In most texts there are many archaic words, so that the meaning of the translation is not clear, but there is a consistency when those words are all in archaic Tibetan. However, there appears to have occurred in later times a strong adulteration of the text so that there is a mixture of archaic and modern forms. There are also unreliable placements of the shad mark that differentiates clauses, but all these have been left as they are because these faults are few and minor. Therefore, this revision has been diligently edited without becoming analogous to knocking down the ancient megaliths of the southern regions.
May this remain for the entire kalpa within the circle of the Cakravāla Mountains, as bright as the sun and moon, as the glory of the merit of nonsectarian beings and the precious teaching of the Buddha.
This was printed in the water tiger year called dge byed (1722),2251 in the presence of Tenpa Tsering (1678–1738), the divine Dharma king who rules in accordance with the Dharma, who has the vast, superior wealth of the ten good actions, and who is a bodhisattva as a ruler of humans and the source of happiness in the four regions of greater Tibet.
This was written by the attendant Gelong Tashi Wangchuk, who in the process of revision was commanded to become its supervisor.
Ye dharmahetuprabhavā hetun teṣān tathāgato hy avadat. Teṣāñ ca yo nirodha evaṃ vādī mahāśramanaḥ.
sdong po bkod pa (Gaṇḍavyūha). Toh 44, ch. 45, Degé Kangyur vol. 37 (phal chen, ga), folios 274.b–396.a; vol. 38 (phal chen, a), folios 1.b–363.a.
sdong po bkod pa. bka’ ’gyur (dpe bsdur ma) [Comparative Edition of the Kangyur], krung go’i bod rig pa zhib ’jug ste gnas kyi bka’ bstan dpe sdur khang (The Tibetan Tripitaka Collation Bureau of the China Tibetology Research Center). 108 volumes. Beijing: krung go’i bod rig pa dpe skrun khang (China Tibetology Publishing House), 2006–9, vol. 37, pp. 590–853; vol. 38, pp. 3–800.
sdong po bkod pa. Stok Palace Kangyur vol. 39 (phal chen, ca), folios 22.b–352.a; vol. 40 (phal chen, cha), folios 1.a–310.a.
sangs rgyas phal po che zhe bya ba shin tu rgyas pa chen po’i mdo (Buddhāvataṃsakanāmamahāvaipulyasūtra) [The Mahāvaipulya Sūtra “A Multitude of Buddhas”]. Toh 44, Degé Kangyur vols. 35–38 (phal chen, ka–a). Stok Palace Kangyur vols. 35–40 (phal chen, ka–cha).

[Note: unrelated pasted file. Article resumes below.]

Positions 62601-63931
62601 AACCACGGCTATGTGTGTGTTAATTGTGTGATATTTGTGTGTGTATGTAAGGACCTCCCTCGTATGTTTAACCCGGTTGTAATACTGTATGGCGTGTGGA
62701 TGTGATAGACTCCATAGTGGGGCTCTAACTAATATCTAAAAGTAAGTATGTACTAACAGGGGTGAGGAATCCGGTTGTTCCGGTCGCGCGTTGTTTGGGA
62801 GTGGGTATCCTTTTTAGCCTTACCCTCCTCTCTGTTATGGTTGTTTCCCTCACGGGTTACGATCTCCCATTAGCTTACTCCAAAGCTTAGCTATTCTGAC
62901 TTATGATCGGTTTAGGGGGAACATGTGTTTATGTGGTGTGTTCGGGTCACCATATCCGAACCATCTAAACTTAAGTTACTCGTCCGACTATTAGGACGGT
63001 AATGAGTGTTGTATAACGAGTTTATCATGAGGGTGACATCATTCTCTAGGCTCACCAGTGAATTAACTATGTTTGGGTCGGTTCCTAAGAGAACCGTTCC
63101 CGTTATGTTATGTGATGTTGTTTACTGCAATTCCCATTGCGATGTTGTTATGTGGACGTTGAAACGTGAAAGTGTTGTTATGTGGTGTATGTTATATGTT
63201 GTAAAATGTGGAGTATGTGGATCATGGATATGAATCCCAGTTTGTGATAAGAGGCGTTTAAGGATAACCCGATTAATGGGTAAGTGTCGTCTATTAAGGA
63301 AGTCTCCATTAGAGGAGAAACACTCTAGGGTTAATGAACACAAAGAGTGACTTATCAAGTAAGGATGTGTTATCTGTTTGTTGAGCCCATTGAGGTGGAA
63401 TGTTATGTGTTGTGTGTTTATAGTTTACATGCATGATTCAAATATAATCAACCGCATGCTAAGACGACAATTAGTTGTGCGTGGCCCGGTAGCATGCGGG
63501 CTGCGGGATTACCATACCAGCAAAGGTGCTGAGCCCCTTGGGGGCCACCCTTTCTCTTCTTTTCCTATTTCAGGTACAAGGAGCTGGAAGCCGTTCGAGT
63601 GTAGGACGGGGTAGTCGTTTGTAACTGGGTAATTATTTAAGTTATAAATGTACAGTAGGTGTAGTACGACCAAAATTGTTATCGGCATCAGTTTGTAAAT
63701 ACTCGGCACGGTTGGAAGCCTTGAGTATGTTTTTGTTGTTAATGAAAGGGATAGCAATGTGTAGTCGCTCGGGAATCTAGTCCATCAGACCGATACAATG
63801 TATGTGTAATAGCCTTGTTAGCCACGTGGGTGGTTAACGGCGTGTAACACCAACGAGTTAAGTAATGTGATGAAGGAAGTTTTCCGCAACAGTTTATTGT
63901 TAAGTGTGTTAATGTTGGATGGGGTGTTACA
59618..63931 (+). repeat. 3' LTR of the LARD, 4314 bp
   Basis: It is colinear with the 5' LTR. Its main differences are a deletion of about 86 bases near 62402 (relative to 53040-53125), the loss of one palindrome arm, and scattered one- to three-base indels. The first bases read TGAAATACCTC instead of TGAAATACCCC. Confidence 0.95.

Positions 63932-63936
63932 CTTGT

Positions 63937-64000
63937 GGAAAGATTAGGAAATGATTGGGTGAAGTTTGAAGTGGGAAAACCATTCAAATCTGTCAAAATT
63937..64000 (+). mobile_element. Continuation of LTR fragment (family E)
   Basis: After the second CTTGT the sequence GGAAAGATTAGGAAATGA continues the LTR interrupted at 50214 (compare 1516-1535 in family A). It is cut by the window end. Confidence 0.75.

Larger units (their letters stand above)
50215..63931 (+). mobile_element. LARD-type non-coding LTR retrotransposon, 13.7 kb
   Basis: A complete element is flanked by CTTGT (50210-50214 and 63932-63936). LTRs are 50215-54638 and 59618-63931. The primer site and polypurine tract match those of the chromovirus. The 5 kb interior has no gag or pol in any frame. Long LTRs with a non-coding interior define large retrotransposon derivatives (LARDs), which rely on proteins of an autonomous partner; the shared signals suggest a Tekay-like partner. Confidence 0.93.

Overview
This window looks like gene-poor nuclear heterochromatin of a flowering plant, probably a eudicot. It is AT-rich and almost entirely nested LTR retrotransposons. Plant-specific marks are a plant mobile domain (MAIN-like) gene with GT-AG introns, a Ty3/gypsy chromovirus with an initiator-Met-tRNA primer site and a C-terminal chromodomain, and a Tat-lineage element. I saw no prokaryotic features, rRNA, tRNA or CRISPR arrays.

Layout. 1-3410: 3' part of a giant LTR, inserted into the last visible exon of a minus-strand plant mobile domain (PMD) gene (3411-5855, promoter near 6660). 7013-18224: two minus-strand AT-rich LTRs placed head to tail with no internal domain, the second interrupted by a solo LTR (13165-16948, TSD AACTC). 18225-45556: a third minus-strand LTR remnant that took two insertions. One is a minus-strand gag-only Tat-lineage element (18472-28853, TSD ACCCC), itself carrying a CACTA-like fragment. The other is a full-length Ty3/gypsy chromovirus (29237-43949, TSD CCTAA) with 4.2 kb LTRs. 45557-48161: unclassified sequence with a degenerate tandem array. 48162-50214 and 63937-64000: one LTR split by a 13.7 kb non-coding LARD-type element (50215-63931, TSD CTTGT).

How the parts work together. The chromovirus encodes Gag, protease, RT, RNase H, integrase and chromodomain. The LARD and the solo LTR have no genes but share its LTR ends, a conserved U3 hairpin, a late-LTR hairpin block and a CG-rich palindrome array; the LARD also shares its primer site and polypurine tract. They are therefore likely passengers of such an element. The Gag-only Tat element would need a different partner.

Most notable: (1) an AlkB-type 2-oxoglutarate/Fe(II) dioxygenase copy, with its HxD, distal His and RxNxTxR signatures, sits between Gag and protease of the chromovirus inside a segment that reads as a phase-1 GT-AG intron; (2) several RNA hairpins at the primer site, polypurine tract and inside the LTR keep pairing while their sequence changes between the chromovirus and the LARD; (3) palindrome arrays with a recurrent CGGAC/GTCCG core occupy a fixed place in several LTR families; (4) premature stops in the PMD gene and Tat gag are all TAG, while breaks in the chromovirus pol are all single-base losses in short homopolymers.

dga’ bo la mngal na gnas pa bstan pa (Nandagarbhāvakrantinirdeśa) [The Sūtra on Being in the Womb That Was Taught to Nanda]. Toh 57, Degé Kangyur vol. 41 (dkon brtsegs, ga), folios 205.b–236.b.
rgya cher rol pa (Lalitavistara). Toh 95, Degé Kangyur vol. 46 (mdo sde, kha), folios 1.b–216.b. English translation in Dharmachakra Translation Committee (2013).
snying rje chen po’i pad ma dkar po (Mahākaruṇāpuṇḍarīka) [White Lotus of Compassion Sūtra]. Toh 111, Degé Kangyur vol. 50 (mde sde, cha), folios 56.a–128.b.
ting nge ’dzin gyi rgyal po’i mdo (Samādhirājasūtra). Toh 127, Degé Kangyur vol. 55 (mdo sde, da), folios 1.b–170.b. English translation in Roberts (2018a).
dam pa’i chos pad ma dkar po (Saddharmapuṇḍarīka) [Lotus Sūtra/Lotus of the Good Dharma]. Toh 113, Degé Kangyur vol. 51 (mdo sde, ja), folios 1.b–180.b. English translation in Roberts (2018b).
bde ba can gyi bkod pa (Sukhāvatīvyūha). Toh 115, Degé Kangyur vol. 51 (mdo sde, ja), folios 195.b–200.b. English translation in Sakya Pandita Translation Group (2011).
rnam par snang mdzad chen po mngon par rdzogs par byang chub pa rnam par sprul pa byin gyis rlob pa shin tu rgyas pa mdo sde’i dbang po’i rgyal po (Mahāvairocanābhisambodhivikurvatīadhiṣṭhānavaipulyasūtraindrarājānāmadharmaparyāya). Toh 494, Degé Kangyur vol. 86 (rgyud, tha), folios 151.b–260.a.
phung po gsum pa’i mdo (Triskandhakasūtra) [The Confession of the Three Heaps]. Toh 284, Degé Kangyur vol. 68 (mdo sde, ya) folios 57.a–77.a.
byang chub sems dpa’i spyod yul gyi thabs kyi yul la rnam par ’phrul pa bstan pa (Bodhisattvagocaraupāyaviṣayavikurvāṇanirdeśa/Satyaka Sūtra) [The Teaching of the Miraculous Manifestation of the Range of Methods in the Field of Activity of the Bodhisattvas]. Toh 146, Degé Kangyur vol. 57 (mdo sde, pa), folios 82.a–141.b. English translation in Jamspal (2010).
tshangs pa’i dra ba’i mdo (Brahmajālasūtra). Toh 352, Degé Kangyur vol. 76 (mdo sde, aH), folios 70.b–86.a.
tshe dang ldan pa dga’ bo la mngal du ’jug pa bstan pa (Āyuṣmannandagarbhāvakrantinirdeśa) [The Sūtra on Entering the Womb That Was Taught to Āyuṣmat Nanda]. Toh 58, Degé Kangyur vol. 41 (dkon brtsegs, ga), folios 237.a–248.a. English translation in Kritzer 2021.
bzang po smon lam (Bhadracaryāpraṇidhāna). Toh 1095, Degé Kangyur vol. 101 (gzungs, waM), folios 262.b–266.a.
shes rab kyi pha rol tu phyin pa stong phrag nyi shu lnga pa (Pañcaviṃśatisāhasrikāprajñāpāramitā) [The Perfection of Wisdom in Twenty-Five Thousand Lines]. Toh 9, Degé Kangyur vols. 26–28 (nyi khri, ka–ga).
sa bcu’i le’u (Daśabhūmika) [Ten Bhūmi Sūtra]. Toh 44, ch. 31, Degé Kangyur vol. 36 (phal chen, ga), folios 46.a–283.a. English translation in Roberts (2021).
sems kyi rgyal pos dris nas grangs la ’jug pa bstan pa. Toh 44, ch. 36, Degé Kangyur vol. 36 (phal chen, kha), folios 348.b–393.b. Comparative Edition (dpe bsdur ma) Kangyur vol. 36 (phal chen, kha), pp. 807–25.